Meaning of the term Geography.
The term “geography” comes from the ancient Greeks, which are geo and graphia. In Greek, geo means “Earth” and graphia means “to write, draw or describe”.
These two words together form geographia, which means to draw, write about or describe the Earth. These meanings led to the development of the early definition of geography which are;
Geography is the study of distribution and interrelationship of phenomena in relation to the earth’s surface.
Geography is a science that deals with the earth and its life, the description of Land Sea, air plants and animal life including human being and their activities. It is the science of distributions and is concerned with spatial variations in any physical or cultural.
Geography can also referred to description of the Earth by words, maps and statistics and included both the physical Earth and everything found on it such as plants, animals and people. Therefore, geography is the study of the distribution and interrelationship of phenomena in relation to the Earth’s surface. Alternatively, geography can be described as the study of the Earth and its environment.
Geographers explore both the physical properties of Earth’s surface and the human societies spread across it. They also examine how human culture interacts with the natural environment and the way locations and places can have an impact on people. Geography seeks to understand where things are found, why they are there, and how they develop and change over time.
Branches of Geography
There are three main branches of geography, namely physical geography, human and economic geography and Practical geography.
1. Physical geography
Is concerned with the study of Earth’s seasons, weather, climate, soil, streams, landforms, and oceans. All of these features form the physical environment which includes all natural features found on the Earth’s surface such as water bodies, mountains, rivers, plains, natural forests, etc.
2. Human and economic geography
It involves the study of human activities on the Earth’s surface. Human activities include farming, trade, mining, transportation, settlement, tourisms, etc.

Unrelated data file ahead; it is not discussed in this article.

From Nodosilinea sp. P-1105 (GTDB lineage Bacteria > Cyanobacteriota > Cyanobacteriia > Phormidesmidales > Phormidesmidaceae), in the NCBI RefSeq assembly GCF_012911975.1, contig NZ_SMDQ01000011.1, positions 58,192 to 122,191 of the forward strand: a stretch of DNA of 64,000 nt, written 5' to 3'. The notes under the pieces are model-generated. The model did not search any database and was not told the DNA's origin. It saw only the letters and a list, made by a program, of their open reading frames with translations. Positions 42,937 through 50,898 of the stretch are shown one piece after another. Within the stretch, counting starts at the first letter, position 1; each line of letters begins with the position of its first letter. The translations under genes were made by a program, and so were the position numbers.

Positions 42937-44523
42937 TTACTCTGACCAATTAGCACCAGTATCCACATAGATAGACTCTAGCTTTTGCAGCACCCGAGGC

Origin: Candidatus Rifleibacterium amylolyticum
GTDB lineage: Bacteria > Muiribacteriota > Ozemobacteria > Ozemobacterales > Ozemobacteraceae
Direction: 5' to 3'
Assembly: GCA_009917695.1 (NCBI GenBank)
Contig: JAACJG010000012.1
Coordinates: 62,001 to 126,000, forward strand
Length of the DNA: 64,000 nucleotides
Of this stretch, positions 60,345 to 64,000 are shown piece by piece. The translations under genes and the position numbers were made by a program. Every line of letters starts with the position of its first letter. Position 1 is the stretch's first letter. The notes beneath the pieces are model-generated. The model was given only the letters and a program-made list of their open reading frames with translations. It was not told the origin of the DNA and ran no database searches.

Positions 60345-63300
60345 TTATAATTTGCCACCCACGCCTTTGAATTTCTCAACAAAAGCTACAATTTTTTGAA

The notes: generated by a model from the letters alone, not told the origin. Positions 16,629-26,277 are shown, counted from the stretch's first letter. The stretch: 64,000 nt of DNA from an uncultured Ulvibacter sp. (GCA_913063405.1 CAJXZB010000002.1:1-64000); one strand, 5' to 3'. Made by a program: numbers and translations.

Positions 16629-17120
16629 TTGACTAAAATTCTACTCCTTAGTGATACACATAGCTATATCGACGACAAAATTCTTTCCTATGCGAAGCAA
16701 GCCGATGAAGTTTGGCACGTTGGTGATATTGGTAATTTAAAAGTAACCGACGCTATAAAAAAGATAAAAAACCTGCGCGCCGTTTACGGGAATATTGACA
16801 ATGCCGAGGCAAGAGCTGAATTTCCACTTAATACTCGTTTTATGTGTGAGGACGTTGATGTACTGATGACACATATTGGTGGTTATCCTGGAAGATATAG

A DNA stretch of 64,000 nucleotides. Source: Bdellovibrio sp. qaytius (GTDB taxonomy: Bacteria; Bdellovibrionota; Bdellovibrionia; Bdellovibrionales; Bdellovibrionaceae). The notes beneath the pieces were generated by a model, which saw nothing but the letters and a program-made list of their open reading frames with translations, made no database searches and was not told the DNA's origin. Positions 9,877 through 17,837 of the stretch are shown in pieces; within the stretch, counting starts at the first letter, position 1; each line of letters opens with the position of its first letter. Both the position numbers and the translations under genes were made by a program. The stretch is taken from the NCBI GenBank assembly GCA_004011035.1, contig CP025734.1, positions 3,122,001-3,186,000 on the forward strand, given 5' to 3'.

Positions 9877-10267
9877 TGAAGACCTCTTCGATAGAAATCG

3. Practical Geography
Is concerned with field study of photograph interpretation, map work, statistics and research.
The Importance of Studying Geography
The following are some of the reasons as why we are studying geography:
1. To develop knowledge of places and environments throughout the world. This will help in solving issues about the environment and sustainable development.
2. Geography serves as an important link between the natural and social sciences. As you study geography, you encounter different societies and cultures. This helps you realize how nations rely on each other.
3. To help us understand basic physical systems that affect everyday life. For instance, how water cycles and ocean currents work are all explained with geography. These are important systems to monitor and predict in order to help lessen the impact of disasters.
4. To learn the location of places and the physical and cultural characteristics of those places in order to function more effectively in our increasingly interdependent world.
5. To enable us explore the methods and strategies used by other nations for economic developments and how Tanzania can borrow and employ the same for a similar purpose.
6. To be able to make sensible judgments about spatial distribution of human settlements in relation to physical environment.
The Importance of Studying Geography
7. To gain knowledge about the available, finite resources that the Earth has been endowed with and how to manage and use them sustainably.
8. To help us take care of the world around us by understanding others better and knowing the limitations of the Earth. This enable us make our planet a more lovable one.
9. To understand various types of natural environments and how to harness them for equitable use by the present and future generations.
10. To gain positive attitudes and values which enable one become a responsible and successful member of the society.
11. To serve as the basis for further studies in specialized fields such as cartography (the science of map making), land survey, meteorology (the study of weather and weather forecasting), climatology (study of climate), seismography (the scientific measuring and recording of the shock and vibrations of Earthquakes), teaching, aviation and research.